Daddy had high expectations for his children. We were expected to be courteous and respectful. We were to do our best in school. We learned to work and not to be wasteful . . .and we always had well made shoes. He was a strict father and needless to say, saved me from a lot of foolishness when I was a teenager. Daddy was dependable. . . and still is.
I have a notebook, that I record the details of Daddys’ life in. The collection of memories make me cry and yet fill my heart with pride, a few pages later.
Next week, the family will gather to celebrate Daddy and Christians’ birthdays. Today, my sister, Connie took him out to eat and treated him to a shopping trip. I stopped by after work with a gift and treats.
Of all the blessings this life affords, a loving family certainly trumps most. Parents teach us, care for us and sacrifice til it becomes habit. My daddy has done all of that for me. . .but above and beyond that, the “sermon he wears in his shoes” has been a mighty force in my life. Throughout my childhood, Daddy helped me catch glimpses of the Father by the way he lived -and the way he loved. He took away some of the mystery of the “Heavenly Father” day by day-and of all the things Daddy gave me . . .that has made the difference.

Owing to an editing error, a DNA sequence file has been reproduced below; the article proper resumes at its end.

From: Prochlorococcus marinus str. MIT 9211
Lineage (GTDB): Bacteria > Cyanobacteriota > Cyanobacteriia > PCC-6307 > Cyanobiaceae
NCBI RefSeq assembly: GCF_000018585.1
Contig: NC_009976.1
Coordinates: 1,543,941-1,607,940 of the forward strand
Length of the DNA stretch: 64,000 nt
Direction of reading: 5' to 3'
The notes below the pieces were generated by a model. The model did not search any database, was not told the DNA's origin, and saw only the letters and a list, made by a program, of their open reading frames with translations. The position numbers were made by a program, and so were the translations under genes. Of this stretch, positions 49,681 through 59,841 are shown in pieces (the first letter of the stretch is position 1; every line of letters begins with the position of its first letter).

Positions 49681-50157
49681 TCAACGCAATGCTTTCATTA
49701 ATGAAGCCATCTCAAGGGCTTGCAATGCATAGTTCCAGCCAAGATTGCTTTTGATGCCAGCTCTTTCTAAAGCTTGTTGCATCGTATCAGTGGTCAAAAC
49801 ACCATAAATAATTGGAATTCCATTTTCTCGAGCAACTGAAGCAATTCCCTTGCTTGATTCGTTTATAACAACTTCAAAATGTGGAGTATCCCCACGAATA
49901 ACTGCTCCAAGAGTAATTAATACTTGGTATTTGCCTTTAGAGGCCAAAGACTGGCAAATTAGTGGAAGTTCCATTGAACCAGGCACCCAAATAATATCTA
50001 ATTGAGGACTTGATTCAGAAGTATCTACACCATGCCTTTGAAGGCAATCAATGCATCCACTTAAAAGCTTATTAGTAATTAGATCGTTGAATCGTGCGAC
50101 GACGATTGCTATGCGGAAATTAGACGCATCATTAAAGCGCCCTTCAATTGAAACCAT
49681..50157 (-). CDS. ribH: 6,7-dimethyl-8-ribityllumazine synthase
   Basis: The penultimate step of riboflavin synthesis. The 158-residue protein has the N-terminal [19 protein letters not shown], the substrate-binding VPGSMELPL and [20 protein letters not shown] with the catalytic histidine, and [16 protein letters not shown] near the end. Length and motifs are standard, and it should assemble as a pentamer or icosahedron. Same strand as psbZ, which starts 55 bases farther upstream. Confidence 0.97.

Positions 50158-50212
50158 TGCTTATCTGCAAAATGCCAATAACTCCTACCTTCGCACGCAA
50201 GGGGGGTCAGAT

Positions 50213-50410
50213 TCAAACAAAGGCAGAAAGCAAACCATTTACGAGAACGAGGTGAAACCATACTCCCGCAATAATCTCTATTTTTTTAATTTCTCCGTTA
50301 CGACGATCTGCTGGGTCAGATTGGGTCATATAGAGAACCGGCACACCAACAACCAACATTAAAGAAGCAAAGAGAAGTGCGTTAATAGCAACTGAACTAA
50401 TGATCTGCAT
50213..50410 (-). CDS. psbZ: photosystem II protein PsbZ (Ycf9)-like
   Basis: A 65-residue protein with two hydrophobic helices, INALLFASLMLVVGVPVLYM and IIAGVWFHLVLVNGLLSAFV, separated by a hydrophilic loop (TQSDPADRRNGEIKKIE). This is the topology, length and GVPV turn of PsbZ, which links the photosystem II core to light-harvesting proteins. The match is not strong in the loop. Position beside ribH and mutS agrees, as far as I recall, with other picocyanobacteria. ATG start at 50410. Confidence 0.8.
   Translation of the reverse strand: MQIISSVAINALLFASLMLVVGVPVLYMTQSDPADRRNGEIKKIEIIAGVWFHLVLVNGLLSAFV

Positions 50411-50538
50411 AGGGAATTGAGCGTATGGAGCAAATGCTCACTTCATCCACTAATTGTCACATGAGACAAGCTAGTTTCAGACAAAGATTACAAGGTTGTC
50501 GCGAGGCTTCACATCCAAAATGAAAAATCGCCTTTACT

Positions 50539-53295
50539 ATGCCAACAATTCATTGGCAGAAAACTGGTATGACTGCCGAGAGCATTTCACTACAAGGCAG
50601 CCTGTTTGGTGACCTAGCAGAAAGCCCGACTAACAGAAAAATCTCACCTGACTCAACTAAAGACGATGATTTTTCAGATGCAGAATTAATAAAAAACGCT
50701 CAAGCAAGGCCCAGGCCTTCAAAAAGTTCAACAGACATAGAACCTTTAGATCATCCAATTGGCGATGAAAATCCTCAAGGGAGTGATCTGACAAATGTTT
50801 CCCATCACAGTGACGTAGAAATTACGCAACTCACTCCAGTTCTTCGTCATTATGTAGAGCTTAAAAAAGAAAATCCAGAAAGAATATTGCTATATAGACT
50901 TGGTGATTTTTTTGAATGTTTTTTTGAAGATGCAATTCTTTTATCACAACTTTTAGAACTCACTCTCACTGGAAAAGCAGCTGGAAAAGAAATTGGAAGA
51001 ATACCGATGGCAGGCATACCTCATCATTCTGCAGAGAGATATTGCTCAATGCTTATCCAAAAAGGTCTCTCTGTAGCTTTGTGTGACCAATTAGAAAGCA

Who knew, that deep inside, a poor little boy walking on a back road, carrying his shoes-and probably hungry, lay the heart of a warrior? . . .a mind intelligent enough to overcome the odds? Who would have known, they were looking in the face of nobility ?
Last night, it snowed at the rabbit patch. It was merely a dusting, but schools had a two hour delay on account of it. A cold wind blew producing cracking and rattling noises, making me curious . Peering out, did little good as it was pitch dark. Today, what blossoms are left on the peach and pear trees are dingy and the sycamores dropped a few more branches. Even so, the day faired off with bright sunshine, but the wind remained steady and gusted all day, as is proper March weather. The next two nights are expected to be below freezing, and so I will tend a small fire each night. Soon enough, the luxury of gazing at a cheerful fire and thinking of nothing in particular will not be afforded, for country dwellers.